ICD-10 Diagnosis Code Z20.818

Contact w and exposure to oth bact communicable diseases

Diagnosis Code Z20.818

ICD-10: Z20.818
Short Description: Contact w and exposure to oth bact communicable diseases
Long Description: Contact with and (suspected) exposure to other bacterial communicable diseases
This is the 2017 version of the ICD-10-CM diagnosis code Z20.818

Valid for Submission
The code Z20.818 is valid for submission for HIPAA-covered transactions.

Code Classification
  • Factors influencing health status and contact with health services (Z00–Z99)
    • Persons with potential health hazards related to communicable diseases (Z20-Z29)
      • Contact w and (suspected) exposure to communicable diseases (Z20)

Information for Medical Professionals


Code Edits
The following edits are applicable to this code:
Unacceptable principal diagnosis Additional informationCallout TooltipUnacceptable principal diagnosis
There are selected codes that describe a circumstance which influences an individual’s health status but not a current illness or injury, or codes that are not specific manifestations but may be due to an underlying cause. These codes are considered unacceptable as a principal diagnosis.


Convert to ICD-9 Additional informationCallout TooltipGeneral Equivalence Map
The ICD-10 and ICD-9 GEMs are used to facilitate linking between the diagnosis codes in ICD-9-CM and the new ICD-10-CM code set. The GEMs are the raw material from which providers, health information vendors and payers can derive specific applied mappings to meet their needs.

Synonyms
  • Exposure to anaerobic bacterial vaginosis
  • Exposure to bacterial vaginosis
  • Exposure to Bordetella pertussis
  • Exposure to Coccidioides immitis
  • Exposure to Francisella tularensis
  • Exposure to Gardnerella vaginalis
  • Exposure to Legionella
  • Exposure to Salmonella
  • Exposure to streptococcal pharyngitis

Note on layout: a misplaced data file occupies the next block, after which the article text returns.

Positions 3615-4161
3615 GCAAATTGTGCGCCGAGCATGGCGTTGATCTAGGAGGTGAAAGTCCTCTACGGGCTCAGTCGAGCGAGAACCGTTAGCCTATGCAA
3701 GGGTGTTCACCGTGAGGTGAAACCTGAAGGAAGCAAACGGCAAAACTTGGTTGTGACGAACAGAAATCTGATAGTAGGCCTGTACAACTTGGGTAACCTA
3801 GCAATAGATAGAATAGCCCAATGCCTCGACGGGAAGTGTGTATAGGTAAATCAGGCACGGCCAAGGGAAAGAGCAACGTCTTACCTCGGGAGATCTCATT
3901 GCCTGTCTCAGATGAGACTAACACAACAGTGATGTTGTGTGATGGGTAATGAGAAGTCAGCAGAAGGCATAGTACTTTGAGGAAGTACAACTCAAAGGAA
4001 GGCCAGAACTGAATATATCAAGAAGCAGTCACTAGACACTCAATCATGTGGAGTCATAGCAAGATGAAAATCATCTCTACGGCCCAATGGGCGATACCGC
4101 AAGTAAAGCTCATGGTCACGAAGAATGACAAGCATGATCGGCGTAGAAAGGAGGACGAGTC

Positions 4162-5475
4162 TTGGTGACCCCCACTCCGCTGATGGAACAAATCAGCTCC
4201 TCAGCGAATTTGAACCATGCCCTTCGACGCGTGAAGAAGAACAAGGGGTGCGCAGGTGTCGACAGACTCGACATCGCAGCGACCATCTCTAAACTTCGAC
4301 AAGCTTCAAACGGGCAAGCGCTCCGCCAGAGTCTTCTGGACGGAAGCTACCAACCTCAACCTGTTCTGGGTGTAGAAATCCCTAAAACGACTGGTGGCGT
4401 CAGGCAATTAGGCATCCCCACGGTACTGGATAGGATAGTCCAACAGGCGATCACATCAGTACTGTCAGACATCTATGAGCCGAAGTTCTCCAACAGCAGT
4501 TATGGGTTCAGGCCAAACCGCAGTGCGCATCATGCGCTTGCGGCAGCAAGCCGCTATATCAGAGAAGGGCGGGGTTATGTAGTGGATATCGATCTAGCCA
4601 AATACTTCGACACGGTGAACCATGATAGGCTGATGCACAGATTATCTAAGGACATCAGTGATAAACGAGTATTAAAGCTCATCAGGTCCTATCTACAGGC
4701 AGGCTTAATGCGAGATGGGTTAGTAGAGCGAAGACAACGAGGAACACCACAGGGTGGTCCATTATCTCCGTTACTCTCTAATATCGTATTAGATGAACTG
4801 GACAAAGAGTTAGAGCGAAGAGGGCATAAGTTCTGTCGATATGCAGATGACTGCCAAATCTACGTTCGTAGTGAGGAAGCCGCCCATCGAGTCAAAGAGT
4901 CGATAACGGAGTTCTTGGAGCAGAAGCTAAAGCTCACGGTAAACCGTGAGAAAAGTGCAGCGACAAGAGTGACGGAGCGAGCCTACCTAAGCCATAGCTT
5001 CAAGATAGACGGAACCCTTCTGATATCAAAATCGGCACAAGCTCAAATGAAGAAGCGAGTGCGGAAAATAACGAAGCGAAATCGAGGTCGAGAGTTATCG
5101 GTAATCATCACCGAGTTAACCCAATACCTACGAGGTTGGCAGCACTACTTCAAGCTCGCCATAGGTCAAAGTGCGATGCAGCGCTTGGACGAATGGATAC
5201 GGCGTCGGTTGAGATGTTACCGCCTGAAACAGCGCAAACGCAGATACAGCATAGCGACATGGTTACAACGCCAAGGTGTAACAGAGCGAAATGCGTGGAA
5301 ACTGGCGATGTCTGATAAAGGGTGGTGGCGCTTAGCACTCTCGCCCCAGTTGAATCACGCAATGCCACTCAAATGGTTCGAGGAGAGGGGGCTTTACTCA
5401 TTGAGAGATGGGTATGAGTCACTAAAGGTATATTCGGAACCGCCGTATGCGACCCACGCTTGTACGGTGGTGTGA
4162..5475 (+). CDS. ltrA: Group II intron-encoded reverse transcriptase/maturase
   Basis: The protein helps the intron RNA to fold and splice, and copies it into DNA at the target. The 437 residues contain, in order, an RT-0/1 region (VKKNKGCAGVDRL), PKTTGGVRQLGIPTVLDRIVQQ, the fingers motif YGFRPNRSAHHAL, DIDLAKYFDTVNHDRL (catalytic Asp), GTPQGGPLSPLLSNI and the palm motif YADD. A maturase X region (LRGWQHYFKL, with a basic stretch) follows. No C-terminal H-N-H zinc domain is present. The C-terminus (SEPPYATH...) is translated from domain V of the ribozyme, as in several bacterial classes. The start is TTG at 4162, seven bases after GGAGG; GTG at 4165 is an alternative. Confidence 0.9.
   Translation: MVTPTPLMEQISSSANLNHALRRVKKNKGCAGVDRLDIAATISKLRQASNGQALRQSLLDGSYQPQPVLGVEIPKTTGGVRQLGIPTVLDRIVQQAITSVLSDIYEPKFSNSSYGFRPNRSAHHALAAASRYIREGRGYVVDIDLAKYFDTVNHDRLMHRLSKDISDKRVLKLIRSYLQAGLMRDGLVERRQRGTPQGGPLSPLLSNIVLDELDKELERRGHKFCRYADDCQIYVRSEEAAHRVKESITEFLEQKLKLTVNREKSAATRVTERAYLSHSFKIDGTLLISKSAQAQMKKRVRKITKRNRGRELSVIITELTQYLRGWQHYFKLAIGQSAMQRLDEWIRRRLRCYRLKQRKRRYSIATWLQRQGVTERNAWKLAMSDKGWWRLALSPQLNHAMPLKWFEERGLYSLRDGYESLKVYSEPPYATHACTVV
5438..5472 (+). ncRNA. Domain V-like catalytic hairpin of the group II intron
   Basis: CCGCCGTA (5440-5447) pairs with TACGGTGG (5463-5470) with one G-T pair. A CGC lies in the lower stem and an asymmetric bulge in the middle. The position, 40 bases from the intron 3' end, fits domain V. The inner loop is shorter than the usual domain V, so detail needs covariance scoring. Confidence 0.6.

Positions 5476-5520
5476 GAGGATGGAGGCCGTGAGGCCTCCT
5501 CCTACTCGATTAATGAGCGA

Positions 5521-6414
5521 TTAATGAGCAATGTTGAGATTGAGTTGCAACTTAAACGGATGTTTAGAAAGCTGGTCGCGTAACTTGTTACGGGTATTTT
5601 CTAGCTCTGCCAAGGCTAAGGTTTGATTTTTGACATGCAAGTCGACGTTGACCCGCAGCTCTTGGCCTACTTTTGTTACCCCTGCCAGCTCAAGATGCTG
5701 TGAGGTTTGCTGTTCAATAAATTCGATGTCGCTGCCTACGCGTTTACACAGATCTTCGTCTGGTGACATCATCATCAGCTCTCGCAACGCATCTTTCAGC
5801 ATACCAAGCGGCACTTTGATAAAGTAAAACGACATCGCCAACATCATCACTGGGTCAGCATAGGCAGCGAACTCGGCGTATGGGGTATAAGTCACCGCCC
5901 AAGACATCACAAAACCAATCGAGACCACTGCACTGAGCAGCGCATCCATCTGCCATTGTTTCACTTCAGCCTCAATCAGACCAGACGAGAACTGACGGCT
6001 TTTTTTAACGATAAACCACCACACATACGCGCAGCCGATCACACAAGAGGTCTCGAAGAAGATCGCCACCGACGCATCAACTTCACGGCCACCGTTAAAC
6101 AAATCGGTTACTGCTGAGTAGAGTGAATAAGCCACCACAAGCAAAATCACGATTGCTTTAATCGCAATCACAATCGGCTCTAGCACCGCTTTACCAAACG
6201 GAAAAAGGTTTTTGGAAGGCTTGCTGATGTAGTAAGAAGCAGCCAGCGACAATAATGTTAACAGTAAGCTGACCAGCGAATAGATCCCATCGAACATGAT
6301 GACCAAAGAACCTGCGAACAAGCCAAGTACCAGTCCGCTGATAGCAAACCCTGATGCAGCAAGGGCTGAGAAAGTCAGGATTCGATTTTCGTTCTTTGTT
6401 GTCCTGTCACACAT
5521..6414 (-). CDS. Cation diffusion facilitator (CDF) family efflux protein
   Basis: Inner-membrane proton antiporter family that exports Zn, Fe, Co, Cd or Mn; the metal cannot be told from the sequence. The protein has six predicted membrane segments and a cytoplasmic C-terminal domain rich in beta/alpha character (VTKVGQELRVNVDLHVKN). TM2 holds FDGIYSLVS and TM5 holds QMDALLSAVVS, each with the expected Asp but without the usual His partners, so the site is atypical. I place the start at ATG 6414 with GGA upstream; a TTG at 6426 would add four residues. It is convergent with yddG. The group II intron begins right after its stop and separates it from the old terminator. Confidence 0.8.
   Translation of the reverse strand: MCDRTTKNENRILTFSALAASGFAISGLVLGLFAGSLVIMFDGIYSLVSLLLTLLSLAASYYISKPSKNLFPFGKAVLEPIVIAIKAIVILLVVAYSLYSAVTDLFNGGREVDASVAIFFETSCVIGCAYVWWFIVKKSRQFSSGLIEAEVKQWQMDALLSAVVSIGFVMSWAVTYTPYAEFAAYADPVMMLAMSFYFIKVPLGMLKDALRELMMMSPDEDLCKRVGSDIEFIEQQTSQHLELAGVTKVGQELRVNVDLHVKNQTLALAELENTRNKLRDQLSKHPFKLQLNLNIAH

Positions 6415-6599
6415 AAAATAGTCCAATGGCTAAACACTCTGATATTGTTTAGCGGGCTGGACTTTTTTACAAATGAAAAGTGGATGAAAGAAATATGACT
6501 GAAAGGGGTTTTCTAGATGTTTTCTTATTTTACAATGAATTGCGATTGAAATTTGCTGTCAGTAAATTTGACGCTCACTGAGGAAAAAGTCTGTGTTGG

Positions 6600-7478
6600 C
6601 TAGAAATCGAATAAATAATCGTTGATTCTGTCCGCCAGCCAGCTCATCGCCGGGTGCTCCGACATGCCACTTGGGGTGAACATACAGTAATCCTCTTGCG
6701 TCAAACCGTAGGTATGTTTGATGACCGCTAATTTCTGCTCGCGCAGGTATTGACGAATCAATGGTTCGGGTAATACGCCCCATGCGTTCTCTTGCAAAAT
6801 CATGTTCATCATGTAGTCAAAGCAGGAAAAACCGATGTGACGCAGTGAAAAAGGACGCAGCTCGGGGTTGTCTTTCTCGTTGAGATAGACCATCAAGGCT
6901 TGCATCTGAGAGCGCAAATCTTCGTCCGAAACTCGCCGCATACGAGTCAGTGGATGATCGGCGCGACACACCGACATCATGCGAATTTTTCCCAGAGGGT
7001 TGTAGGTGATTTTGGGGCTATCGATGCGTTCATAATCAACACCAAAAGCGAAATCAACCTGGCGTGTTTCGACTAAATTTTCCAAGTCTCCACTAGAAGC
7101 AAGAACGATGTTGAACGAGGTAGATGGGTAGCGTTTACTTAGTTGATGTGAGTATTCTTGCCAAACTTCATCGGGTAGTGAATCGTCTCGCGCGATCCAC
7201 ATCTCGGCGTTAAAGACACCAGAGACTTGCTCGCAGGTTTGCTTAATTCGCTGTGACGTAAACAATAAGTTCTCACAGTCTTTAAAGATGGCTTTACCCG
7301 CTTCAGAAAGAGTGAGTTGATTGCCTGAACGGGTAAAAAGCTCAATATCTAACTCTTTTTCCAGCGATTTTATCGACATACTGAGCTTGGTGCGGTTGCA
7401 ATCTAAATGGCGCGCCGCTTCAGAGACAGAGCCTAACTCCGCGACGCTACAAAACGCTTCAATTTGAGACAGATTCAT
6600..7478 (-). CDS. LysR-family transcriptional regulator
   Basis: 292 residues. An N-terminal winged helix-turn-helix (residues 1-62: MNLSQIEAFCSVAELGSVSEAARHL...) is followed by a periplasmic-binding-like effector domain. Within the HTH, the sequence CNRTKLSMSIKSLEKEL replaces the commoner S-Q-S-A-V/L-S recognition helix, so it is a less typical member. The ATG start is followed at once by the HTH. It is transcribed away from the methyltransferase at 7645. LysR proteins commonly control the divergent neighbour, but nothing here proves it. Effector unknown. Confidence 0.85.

• Exposure to Streptococcus
  • Exposure to Vibrio cholerae
  • Risk of exposure to Leptospira

Information for Patients


Bacterial Infections

Bacteria are living things that have only one cell. Under a microscope, they look like balls, rods, or spirals. They are so small that a line of 1,000 could fit across a pencil eraser. Most bacteria won't hurt you - less than 1 percent of the different types make people sick. Many are helpful. Some bacteria help to digest food, destroy disease-causing cells, and give the body needed vitamins. Bacteria are also used in making healthy foods like yogurt and cheese.

But infectious bacteria can make you ill. They reproduce quickly in your body. Many give off chemicals called toxins, which can damage tissue and make you sick. Examples of bacteria that cause infections include Streptococcus, Staphylococcus, and E. coli.

Antibiotics are the usual treatment. When you take antibiotics, follow the directions carefully. Each time you take antibiotics, you increase the chances that bacteria in your body will learn to resist them causing antibiotic resistance. Later, you could get or spread an infection that those antibiotics cannot cure.

NIH: National Institute of Allergy and Infectious Diseases

  • Actinomycosis (Medical Encyclopedia)
  • Bacterial vaginosis -- aftercare (Medical Encyclopedia)
  • Blood culture (Medical Encyclopedia)
  • Gram stain (Medical Encyclopedia)
  • Gram stain of skin lesion (Medical Encyclopedia)
  • Necrotizing soft tissue infection (Medical Encyclopedia)


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